W.K. Kellogg Farm Manager Brook Wilke discusses the practice of baling forages and why it can be a smart choice for Michigan farmers. This article was originally published in the Michigan Sheep Producers Association quarterly newsletter.
I grew up on a great farm in Nebraska, where the challenge with harvesting forages was not getting it dry, but instead keeping it moist enough to avoid losing all of the leaves during baling. Thus, I was in for a rude awakening when I moved to Michigan and discovered the realities of trying to dry forages in our humid environment. Luckily, the Kellogg Farm had just purchased a round bale wrapper, and I quickly learned the value of being able to make baleage.
Baleage refers to the product resulting from the process of baling forages when they are too wet to store as dry hay, and wrapping the bales in plastic to eliminate oxygen from contacting the hay during storage. Not only does this process make forage harvesting much less stressful due to the widening of harvest windows, it also can result in a few distinct advantages.
Advantages of making baleage
Potential for higher quality forage
Making baleage will not increase forage quality, but it can help you retain quality. Forages are at their peak quality at the time of harvest, and only lose quality during the drying and harvesting phase. The ability to harvest in a window of one or two dry days allows for a more flexible cutting schedule, and baling wet can reduce the time the forages are laying in the field. For legumes, baling with some moisture in the plants helps to retain leaves that are notorious for falling off during dry hay harvest.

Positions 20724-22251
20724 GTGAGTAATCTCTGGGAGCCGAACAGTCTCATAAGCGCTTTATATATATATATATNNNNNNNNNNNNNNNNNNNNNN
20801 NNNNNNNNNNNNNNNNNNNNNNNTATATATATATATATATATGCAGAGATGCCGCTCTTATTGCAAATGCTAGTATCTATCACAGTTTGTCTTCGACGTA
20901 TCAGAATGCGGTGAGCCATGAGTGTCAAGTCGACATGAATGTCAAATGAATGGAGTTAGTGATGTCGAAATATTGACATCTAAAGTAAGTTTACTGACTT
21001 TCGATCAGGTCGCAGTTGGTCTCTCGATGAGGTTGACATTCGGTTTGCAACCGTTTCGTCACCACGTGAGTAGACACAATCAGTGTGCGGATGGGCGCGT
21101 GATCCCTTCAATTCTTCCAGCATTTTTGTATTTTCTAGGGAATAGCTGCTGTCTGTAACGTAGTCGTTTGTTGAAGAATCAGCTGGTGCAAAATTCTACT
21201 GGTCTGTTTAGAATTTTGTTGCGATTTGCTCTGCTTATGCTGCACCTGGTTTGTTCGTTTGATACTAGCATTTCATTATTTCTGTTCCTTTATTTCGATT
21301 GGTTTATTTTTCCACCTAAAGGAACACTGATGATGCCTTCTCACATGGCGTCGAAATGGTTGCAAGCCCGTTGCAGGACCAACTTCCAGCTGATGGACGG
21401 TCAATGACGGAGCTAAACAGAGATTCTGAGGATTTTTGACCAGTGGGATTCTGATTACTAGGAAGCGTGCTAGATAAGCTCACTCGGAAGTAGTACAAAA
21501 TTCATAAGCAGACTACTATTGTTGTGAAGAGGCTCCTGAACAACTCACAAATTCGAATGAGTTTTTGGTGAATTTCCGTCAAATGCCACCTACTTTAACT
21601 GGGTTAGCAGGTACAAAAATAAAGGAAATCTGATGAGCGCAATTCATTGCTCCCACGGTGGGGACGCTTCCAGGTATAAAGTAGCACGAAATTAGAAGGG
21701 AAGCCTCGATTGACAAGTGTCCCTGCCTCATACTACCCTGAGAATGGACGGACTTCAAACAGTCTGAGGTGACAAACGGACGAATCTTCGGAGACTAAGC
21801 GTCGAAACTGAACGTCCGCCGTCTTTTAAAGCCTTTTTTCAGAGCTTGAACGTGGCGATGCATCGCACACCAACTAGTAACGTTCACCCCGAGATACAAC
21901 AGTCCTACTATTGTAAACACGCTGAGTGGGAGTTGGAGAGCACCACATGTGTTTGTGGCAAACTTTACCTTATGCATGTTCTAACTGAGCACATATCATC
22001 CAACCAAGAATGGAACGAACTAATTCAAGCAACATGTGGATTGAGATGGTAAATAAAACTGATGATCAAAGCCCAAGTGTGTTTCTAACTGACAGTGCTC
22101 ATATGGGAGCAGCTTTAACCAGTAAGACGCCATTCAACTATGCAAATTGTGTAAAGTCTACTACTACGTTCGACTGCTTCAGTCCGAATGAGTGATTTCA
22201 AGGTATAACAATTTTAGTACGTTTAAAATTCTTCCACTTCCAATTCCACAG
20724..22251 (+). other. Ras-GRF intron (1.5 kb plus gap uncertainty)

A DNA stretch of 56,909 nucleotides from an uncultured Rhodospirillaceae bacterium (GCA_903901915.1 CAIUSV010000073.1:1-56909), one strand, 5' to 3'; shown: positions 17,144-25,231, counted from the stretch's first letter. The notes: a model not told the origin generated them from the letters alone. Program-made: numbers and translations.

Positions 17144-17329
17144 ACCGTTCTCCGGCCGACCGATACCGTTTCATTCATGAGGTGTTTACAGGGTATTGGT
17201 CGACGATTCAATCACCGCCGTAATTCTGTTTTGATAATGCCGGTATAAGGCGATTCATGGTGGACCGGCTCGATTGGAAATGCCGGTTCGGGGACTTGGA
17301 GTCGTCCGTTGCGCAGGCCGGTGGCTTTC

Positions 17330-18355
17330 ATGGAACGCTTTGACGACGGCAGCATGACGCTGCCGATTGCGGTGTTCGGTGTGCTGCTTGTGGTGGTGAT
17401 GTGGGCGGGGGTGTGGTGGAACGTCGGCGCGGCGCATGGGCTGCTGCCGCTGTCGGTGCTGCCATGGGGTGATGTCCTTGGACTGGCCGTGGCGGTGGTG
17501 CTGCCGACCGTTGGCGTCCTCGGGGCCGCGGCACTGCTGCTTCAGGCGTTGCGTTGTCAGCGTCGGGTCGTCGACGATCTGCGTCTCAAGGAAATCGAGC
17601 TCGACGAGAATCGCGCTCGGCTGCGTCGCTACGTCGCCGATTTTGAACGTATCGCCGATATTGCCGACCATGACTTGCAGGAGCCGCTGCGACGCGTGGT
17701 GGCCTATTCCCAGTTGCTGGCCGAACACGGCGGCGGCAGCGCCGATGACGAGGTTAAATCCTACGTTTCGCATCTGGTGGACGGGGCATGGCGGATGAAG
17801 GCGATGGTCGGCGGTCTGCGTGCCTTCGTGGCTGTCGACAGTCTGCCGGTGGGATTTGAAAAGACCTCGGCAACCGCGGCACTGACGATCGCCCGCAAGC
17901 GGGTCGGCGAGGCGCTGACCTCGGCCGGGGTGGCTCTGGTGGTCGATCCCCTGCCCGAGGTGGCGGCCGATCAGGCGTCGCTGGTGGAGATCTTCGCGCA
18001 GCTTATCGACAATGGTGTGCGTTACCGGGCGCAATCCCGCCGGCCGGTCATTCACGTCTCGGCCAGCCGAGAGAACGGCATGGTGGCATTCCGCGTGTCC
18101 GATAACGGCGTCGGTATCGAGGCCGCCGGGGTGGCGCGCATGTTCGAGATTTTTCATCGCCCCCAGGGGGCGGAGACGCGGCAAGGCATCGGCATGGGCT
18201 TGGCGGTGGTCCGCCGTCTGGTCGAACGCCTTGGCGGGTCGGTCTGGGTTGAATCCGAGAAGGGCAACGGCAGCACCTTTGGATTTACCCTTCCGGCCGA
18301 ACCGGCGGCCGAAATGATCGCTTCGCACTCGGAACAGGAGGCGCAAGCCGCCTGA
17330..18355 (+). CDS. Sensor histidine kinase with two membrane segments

More total forage yield
Making dry hay in Michigan takes at least two days of drying in the field, and oftentimes more than that. Every day that we are driving on the field after cutting results in delayed regrowth. The sooner we can get the forage off of the field, the sooner the new growth can get started without the stress of wheel traffic, resulting in more growing days over the course of a year. There also are more opportunities for making a fall forage harvest, when drying hay is nearly impossible in our climate.
Lower storage costs
The plastic that is used to wrap bales, which I estimate to be about $3-4 per round bale in our operation, does add cost. But, baleage is typically stored outside, meaning we don’t need a large pole barn that is needed for dry hay. There’s also no risk of baled forages getting rained on before we are able to get the bales in the barn, which can increase quality, but also reduce stress.
More flexibility than chopped silage
Chopped silages are stored in upright silos, or more commonly in piles or large plastic bags that are packed. These methods typically require large quantities of forage at one time, and offer little flexibility to segregate fields or spread out the timing of harvest. Baleage allows for a lot of flexibility, allowing separation by fields, forage type, quality and harvest timing. This flexibility allows for better ability to match up the feed quality with the particular group of animals being fed. Baleage also results in the ability to easily sell forages, and separate the forages by type and quality.